Apple cider vinegar has never been so popular and is credited with all manner of health benefits, from aiding weight loss to stabilizing blood sugar levels.
Some advocates claim that apple cider vinegar (ACV) deserves a place in everyone’s hair care routine, thanks to its powers to relieve a variety of scalp conditions, including flaking, dandruff, and psoriasis. Others have said it can boost hair growth.
Health and beauty blogs have claimed the benefits of an ACV rinse for hair growth, although it must be remembered that there is very little published research on this.
Much of the excitement about ACV is based on anecdotal evidence or studies that look at vinegar in general. The claims center on people using an ACV as a rinse on their hair.
According to experts from the United Kingdom’s hair loss treatment specialist the Belgravia Centre, there is little to substantiate the claims:
“No matter what you do with it, ACV will not cure or treat hair loss. The reason it is often linked with hair care is because it is an ancient remedy for making hair shine and treating dandruff that is said to have been favoured by the Romans.
“The only real benefit we are aware of is that ACV can be a good clarifying hair rinse as it helps to remove all traces of product buildup on your scalp. Buildup left behind by styling products or shampoo can clog the follicles, leading to scalp conditions such as dandruff, and – in extreme cases – may also cause hair loss.”
Hair has an ideal pH level of between 4 and 5, but many commercial shampoos may disrupt this.
While there is no evidence to back this up, a 2014 study looking at the pH of shampoos on the market found that the high alkalinity of many brands contributes to hair friction, breakage, and dryness.
Because ACV has a high acidity, it follows that it could help maintain the pH balance, thus making hair smoother, stronger, and shinier.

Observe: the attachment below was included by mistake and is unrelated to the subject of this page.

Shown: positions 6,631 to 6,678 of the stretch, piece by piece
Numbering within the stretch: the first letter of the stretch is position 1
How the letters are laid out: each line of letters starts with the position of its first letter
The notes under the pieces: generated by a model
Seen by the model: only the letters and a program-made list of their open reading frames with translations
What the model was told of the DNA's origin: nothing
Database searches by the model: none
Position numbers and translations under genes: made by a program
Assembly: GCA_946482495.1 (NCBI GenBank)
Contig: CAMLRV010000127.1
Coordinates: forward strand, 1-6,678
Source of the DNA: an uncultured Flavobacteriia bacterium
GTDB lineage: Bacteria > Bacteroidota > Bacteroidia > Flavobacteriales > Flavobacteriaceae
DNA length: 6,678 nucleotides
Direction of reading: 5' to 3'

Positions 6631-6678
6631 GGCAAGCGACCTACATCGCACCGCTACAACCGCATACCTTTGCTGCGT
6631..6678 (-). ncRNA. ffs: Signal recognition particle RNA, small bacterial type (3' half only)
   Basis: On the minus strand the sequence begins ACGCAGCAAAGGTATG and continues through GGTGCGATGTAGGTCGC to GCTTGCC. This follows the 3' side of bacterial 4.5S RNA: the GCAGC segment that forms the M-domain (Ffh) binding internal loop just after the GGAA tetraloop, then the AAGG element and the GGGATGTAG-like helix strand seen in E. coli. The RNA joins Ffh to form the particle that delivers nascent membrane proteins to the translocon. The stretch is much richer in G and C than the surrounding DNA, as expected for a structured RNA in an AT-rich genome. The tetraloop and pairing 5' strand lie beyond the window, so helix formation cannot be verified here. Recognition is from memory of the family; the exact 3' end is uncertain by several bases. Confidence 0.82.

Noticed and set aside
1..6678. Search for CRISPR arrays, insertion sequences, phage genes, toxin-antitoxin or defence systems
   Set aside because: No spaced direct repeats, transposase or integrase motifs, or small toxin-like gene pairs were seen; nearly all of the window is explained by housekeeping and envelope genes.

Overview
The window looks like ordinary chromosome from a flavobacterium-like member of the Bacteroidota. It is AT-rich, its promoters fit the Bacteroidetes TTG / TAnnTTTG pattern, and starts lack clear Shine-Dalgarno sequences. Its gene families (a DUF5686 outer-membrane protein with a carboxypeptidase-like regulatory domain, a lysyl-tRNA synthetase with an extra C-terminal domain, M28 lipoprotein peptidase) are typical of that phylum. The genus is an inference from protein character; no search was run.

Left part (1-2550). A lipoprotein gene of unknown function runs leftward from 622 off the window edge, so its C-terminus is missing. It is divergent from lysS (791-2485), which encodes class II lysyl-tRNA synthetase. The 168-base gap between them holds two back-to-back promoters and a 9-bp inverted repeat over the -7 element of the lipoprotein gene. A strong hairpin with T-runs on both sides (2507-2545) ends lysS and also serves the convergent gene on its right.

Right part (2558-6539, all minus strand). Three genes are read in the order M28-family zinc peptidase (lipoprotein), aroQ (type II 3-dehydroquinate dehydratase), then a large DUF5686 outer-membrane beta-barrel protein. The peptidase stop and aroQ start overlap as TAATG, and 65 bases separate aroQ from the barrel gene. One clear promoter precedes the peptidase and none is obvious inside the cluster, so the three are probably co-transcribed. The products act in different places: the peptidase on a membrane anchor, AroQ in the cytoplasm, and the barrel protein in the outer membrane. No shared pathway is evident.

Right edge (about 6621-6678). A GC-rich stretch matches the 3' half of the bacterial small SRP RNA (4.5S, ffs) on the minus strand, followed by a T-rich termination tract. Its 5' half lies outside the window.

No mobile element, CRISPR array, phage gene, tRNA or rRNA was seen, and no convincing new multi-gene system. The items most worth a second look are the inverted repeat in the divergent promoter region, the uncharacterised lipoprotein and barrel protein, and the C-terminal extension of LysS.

It has been suggested that ACV’s natural acidity helps to smooth down the cuticle of a person’s hair.
This, it is claimed, encourages knots and tangles to slip out and reduces the frizz associated with lifted cuticles. It also means hair may be better able to reflect light, giving it a more glossy, healthy glow.
It has been suggested also that vinegar can help in the fight against dandruff and scalp conditions.
Some dermatologists have said ACV’s anti-inflammatory and antimicrobial properties may combat the yeast and irritation that lead to the build-up of dead skin cells, flakes, and itching.
While is it well documented that ACV is antimicrobial, there are no studies to back up the claim that it can fight scalp conditions. ACV has not been tested as a treatment for dandruff.
Bloggers have claimed that an ACV rinse might help people with curly hair achieve a bounce in their hair. The thinking behind this is that the vinegar does not weigh down individual strands of hair as conventional shampoos and conditioners might.
This claim is supported by anecdotal evidence only.
To make an ACV rinse, a person should mix between 2 and 4 tablespoons of ACV with 16 ounces of cool water in a plastic bottle.
After shampooing and rinsing the hair, the head should be tipped back and the mixture poured over the entire scalp. It should then be left for 1 to 2 minutes before being rinsed off thoroughly. Avoiding contact with the eyes is recommended so as not to cause irritation.
Investigations have shown that diluted vinegar can be effective for the treatment of some ear infections, including. However, the low pH of the mixture may irritate the skin and damage the outer hair cells of the ear.
In some countries, applying vinegar to the site of a jellyfish sting followed by immersion in hot water is considered an effective treatment.
Studies on whether vinegar helps to lower blood pressure have been inconclusive, but there is a growing body of evidence that vinegar may have antiglycemic properties. If this were to be true, ACV might have a role in reducing high blood sugar levels in people with diabetes.